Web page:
2.nihilism - the delusion that things (or everything, including the self) do not exist; a sense that everything is unreal
delusion, psychotic belief - (psychology) an erroneous belief that is held in the face of evidence to the contrary
3.nihilism - complete denial of all established authority and institutions
anarchy, lawlessness - a state of lawlessness and disorder (usually resulting from a failure of government)

nihilism

noun
1. negativity, rejection, denial, scepticism, cynicism, pessimism, renunciation, atheism, repudiation, agnosticism, unbelief, abnegation These disillusioned students embraced agnosticism, atheism, and nihilism.
2. anarchy, disorder, lawlessness This moral nihilism has proved both irresponsible and politically counter-productive.
Translations
nihilizmus
nihilismi
nihilizam

nihilism

[ˈnaɪɪlɪzəm] Nnihilismo m

nihilism

[ˈnaɪɪlɪzəm] nnihilisme m

nihilism

nNihilismus m

nihilism

[ˈnaɪɪˌlɪzm] nnichilismo

ni·hil·ism

n. nihilismo, en psiquiatría una idea ilusoria en la cual nada es real o inexistente.
References in classic literature ?
In the penultimate verse he makes known his discovery concerning the root of modern Nihilism and indifference,--i.
But there was also about him an indescribable air which no mechanic could have acquired in the practice of his handicraft however dishonestly exercised: the air common to men who live on the vices, the follies, or the baser fears of mankind; the air of moral nihilism common to keepers of gambling hells and disorderly houses; to private detectives and inquiry agents; to drink sellers and, I should say, to the sellers of invigorating electric belts and to the inventors of patent medicines.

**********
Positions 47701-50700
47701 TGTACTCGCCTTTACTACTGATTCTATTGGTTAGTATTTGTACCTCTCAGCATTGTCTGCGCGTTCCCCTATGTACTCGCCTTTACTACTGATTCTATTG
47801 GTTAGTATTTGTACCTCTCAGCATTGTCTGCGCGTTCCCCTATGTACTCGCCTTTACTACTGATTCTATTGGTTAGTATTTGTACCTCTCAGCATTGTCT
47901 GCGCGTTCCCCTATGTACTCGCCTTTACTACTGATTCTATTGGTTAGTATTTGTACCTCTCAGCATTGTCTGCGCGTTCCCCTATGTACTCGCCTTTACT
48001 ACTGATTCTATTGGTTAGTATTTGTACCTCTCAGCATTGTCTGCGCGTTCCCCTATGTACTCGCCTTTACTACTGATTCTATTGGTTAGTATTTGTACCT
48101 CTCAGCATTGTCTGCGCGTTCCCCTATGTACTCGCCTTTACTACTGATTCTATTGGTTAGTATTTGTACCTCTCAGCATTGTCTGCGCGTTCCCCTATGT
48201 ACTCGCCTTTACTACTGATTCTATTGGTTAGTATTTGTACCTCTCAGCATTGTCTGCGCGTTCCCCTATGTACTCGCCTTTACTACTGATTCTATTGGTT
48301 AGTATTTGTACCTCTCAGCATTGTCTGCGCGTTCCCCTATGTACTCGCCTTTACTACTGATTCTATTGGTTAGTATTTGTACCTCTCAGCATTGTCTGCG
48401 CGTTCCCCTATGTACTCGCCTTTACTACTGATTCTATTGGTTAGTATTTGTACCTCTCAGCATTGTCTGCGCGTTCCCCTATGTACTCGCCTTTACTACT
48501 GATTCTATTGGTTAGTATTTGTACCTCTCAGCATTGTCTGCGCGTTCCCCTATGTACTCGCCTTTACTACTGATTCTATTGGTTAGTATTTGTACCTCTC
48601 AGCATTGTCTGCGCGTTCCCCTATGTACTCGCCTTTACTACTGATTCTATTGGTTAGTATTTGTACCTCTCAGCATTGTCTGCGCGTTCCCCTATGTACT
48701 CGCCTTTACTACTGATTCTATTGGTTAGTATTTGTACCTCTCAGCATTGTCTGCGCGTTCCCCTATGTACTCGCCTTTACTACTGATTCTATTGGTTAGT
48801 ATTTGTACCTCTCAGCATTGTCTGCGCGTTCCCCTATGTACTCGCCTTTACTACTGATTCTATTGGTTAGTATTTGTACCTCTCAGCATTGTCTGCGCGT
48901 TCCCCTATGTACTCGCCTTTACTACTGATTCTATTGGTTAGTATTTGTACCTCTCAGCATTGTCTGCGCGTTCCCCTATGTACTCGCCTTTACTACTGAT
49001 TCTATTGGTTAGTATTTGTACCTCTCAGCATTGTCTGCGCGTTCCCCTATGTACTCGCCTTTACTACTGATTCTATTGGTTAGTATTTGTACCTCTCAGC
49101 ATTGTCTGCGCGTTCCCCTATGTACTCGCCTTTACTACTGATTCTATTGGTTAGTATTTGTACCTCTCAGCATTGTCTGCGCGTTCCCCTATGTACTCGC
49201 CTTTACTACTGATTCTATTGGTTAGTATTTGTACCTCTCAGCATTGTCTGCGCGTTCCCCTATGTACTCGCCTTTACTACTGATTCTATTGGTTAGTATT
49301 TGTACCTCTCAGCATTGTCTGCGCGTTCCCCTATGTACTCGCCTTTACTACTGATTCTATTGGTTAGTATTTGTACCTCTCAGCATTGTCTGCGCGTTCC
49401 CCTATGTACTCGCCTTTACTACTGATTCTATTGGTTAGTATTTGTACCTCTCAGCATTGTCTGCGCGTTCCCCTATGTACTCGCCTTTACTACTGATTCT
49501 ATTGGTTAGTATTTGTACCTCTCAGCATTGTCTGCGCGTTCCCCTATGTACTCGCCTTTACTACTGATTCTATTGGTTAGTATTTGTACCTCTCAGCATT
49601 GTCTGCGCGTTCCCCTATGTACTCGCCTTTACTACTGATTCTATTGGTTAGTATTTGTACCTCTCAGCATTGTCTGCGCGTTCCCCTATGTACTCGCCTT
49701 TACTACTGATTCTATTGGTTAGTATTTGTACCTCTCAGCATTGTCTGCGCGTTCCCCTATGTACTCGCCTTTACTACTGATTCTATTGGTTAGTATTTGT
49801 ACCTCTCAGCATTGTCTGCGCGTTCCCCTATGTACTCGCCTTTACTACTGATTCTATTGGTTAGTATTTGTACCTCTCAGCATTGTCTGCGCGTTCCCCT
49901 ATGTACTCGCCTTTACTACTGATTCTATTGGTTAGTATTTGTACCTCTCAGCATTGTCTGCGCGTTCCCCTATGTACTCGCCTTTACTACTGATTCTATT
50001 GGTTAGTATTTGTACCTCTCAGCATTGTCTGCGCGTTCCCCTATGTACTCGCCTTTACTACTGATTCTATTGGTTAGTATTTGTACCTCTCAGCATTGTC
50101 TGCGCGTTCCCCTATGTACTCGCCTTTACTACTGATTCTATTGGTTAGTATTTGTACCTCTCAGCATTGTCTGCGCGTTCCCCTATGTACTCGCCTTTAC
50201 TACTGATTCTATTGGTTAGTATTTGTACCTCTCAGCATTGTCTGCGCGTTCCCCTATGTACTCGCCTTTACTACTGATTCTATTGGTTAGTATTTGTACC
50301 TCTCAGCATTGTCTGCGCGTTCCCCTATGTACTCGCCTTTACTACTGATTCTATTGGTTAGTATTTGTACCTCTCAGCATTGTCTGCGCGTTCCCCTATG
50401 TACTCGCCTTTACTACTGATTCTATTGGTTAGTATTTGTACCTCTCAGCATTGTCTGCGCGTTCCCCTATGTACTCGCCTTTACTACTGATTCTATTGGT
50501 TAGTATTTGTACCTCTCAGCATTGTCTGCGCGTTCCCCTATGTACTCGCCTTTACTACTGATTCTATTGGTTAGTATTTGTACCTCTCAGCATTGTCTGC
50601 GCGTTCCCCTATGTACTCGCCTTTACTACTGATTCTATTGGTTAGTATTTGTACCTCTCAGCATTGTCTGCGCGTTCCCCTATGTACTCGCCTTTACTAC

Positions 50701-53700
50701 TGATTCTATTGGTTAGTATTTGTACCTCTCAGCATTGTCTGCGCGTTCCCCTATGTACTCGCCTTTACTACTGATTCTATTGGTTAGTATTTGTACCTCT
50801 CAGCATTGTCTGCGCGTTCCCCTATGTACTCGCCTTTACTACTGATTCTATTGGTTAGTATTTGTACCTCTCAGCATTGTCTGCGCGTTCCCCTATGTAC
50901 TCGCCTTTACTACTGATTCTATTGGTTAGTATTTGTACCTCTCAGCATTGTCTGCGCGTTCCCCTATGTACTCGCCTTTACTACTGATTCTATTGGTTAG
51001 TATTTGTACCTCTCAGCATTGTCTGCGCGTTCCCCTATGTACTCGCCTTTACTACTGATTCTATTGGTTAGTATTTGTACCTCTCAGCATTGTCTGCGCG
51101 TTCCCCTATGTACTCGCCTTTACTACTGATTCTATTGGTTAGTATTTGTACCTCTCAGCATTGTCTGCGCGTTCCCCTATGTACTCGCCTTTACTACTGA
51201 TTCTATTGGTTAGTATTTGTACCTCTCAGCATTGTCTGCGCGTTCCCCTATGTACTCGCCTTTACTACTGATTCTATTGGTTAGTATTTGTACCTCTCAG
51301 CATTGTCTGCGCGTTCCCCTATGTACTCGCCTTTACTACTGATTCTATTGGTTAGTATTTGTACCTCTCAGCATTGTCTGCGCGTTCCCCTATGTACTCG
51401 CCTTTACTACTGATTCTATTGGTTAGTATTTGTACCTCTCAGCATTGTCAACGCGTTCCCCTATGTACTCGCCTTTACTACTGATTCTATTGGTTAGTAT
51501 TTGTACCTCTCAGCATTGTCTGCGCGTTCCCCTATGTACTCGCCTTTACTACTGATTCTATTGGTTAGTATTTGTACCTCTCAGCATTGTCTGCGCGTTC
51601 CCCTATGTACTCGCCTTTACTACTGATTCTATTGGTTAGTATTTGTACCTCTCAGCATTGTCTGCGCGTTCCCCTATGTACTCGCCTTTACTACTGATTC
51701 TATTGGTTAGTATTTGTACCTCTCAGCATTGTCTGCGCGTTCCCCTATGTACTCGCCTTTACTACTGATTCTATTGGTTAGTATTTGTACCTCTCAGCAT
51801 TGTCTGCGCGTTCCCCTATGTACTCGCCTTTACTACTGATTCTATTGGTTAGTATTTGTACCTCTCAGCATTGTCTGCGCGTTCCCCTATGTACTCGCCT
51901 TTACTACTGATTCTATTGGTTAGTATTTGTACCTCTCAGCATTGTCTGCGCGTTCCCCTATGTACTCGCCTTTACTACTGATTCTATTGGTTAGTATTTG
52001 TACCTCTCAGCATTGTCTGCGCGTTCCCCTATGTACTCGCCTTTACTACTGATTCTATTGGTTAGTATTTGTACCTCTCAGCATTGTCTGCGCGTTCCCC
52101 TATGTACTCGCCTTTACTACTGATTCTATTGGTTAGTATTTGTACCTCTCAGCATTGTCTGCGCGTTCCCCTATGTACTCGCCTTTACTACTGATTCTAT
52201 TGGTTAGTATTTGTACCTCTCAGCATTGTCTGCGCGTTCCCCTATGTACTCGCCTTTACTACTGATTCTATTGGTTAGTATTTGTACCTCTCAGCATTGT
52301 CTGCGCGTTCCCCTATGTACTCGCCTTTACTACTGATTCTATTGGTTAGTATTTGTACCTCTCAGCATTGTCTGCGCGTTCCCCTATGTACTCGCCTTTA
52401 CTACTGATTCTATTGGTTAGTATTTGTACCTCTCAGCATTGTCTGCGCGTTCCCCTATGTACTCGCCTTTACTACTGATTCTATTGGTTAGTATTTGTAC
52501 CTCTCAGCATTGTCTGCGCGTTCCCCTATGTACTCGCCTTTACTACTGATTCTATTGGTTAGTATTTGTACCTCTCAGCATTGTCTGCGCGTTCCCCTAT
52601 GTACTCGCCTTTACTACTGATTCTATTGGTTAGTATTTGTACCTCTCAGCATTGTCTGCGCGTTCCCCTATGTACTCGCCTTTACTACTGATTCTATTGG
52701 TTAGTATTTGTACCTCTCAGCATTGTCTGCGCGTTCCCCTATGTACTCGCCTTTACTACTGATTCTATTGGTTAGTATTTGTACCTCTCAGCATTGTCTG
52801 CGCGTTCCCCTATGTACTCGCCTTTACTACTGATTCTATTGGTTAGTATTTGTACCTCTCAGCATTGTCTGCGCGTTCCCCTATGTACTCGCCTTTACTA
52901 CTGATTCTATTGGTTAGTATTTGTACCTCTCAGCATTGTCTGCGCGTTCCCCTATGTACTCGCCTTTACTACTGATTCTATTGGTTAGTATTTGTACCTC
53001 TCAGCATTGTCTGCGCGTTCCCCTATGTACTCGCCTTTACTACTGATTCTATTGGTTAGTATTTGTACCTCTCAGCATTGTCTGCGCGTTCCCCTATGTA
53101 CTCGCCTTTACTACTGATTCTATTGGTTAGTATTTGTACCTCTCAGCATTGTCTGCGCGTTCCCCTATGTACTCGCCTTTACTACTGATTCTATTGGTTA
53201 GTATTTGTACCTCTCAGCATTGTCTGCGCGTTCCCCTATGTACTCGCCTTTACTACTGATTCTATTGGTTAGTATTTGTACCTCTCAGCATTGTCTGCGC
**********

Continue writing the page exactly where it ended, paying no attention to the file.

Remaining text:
Moral nihilism or the notion "that nothing is morally good, bad, wrong, right, etc " is another of countless issues.
In doing so, Rosen steers the Oakeshottian "conversation of mankind" away from the shores of nihilism to which it has devolved under the superbia of the voice of technology.
Philosophy in a Meaningless Life: A System of Nihilism, Consciousness and Reality
Nihilism is not confined to German and French thought.
The black-and-white polish of "Concrete Night" is as sleek and lovely as it was in "3 Rooms," but this mawkish bummer about an ill-used teenage boy wandering around a surreally forbidding Helsinki is marred by a facile nihilism that trivializes the urban alienation it seeks to illuminate.
PROVOCATIVE A frightening journey into nihilism in the Outback
From big brother to Big Brother; nihilism and literature in Britain, America, France and Australia in the age of screens.
Love of tradition is love of reality, of life, and of being, while faith in "progress" amounts to the pursuit of a mirage, leading sooner or later to despair and nihilism.
The concept of therapeutic nihilism and discreet euthanasia such as the controversial Liverpool pathways are causing much debate in the UK.
Bloom's warning about the pernicious influence of German nihilism, relativism, and historicism on American academic education took its cue from their critical analysis in the writings of his teacher Leo Strauss.